Film-faced plywood is an exterior birch plywood used in building and construction projects. It has a special film coating on its surface made from phenol or melamine on either or both sides which gives the plywood a higher resistance to moisture, abrasion, chemical degradation and fungal attack compared to ordinary plywood.
Building and Construction
Because of its increased stability and resistance to moisture, ultraviolet radiation and corrosive chemicals, film-faced plywood is ideal for outdoor applications such as the external surfaces of new buildings. The extra film layer and acrylic varnished edges of this type of plywood make it more durable and less able to distort when used outdoors in harsh weather and adverse conditions.
Buildings in direct sunlight are less prone to wear and tear if they are made from film-faced plywood, at least as part of the overall structure.
Ordinary plywood is also used in the construction industry for processing; for example, to create what are known as shuttering boxes, which are used to stabilize and constrain wet concrete as it dries. Film-faced plywood is especially resistant to damage from water, so makes a resilient, long-lasting shuttering box which can be used repeatedly before it needs replacing.
The standard density of film-faced birch plywood is 680 to 700 kilograms per meter squared, compared with only 650 to 700 kilograms per meter cubed for ordinary plywood.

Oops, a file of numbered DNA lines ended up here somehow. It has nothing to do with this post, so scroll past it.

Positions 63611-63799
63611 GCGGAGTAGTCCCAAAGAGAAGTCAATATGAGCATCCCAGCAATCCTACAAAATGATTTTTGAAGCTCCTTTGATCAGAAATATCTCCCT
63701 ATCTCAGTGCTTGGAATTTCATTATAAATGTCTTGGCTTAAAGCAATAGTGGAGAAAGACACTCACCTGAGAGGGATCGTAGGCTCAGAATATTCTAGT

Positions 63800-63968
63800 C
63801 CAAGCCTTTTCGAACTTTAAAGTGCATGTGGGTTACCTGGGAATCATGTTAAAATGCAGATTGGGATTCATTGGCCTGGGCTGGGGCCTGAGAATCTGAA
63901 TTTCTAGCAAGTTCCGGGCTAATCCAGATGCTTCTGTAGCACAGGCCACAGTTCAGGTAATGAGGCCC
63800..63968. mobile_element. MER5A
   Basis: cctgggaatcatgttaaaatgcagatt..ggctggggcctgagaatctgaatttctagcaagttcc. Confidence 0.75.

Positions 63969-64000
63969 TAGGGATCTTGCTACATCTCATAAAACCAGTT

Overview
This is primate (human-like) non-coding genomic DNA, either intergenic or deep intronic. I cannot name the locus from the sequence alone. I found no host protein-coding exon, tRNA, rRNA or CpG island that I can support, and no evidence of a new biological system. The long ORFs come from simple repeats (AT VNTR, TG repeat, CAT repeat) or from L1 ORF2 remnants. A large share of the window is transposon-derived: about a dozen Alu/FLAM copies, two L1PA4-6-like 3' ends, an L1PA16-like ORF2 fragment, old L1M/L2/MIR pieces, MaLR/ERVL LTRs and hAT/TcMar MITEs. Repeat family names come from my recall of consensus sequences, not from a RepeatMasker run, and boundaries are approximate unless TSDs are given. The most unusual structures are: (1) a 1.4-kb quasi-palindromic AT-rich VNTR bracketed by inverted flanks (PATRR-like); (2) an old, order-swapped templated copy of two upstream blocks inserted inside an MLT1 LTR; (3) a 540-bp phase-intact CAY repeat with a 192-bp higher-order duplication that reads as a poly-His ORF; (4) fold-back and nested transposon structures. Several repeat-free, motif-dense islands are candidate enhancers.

An interesting application of film-faced plywood is during the construction and maintenance of dams. The plywood is useful for forming level molding boards and girder molding boards, which need to be resistant to strong forces, large amounts of fast-flowing water and yet still maintain their structural integrity and shape.
There is a choice of thicknesses available, depending on requirements, from 12mm, 15mm and 18mm to 21mm, 24mm and 27mm. Some examples can reach 30mm.
Film-faced plywood remains strong and geometrically sound during several successive mechanical treatments, which means it can be put through the different stages of furniture making, for instance, without warping or bowing and undergoing the common effects of mechanical stress. Added together with its other properties, including water resistance, anti-slip and flexibility, it is clear why this type of plywood suits the furniture industry.
According to the blog See See Plywood, film-faced plywood is also referred to as “WBP” or water-boiled proof plywood, which can be boiled in water for up to 20 hours without delamination, meaning the loss of its melamine laminated surface.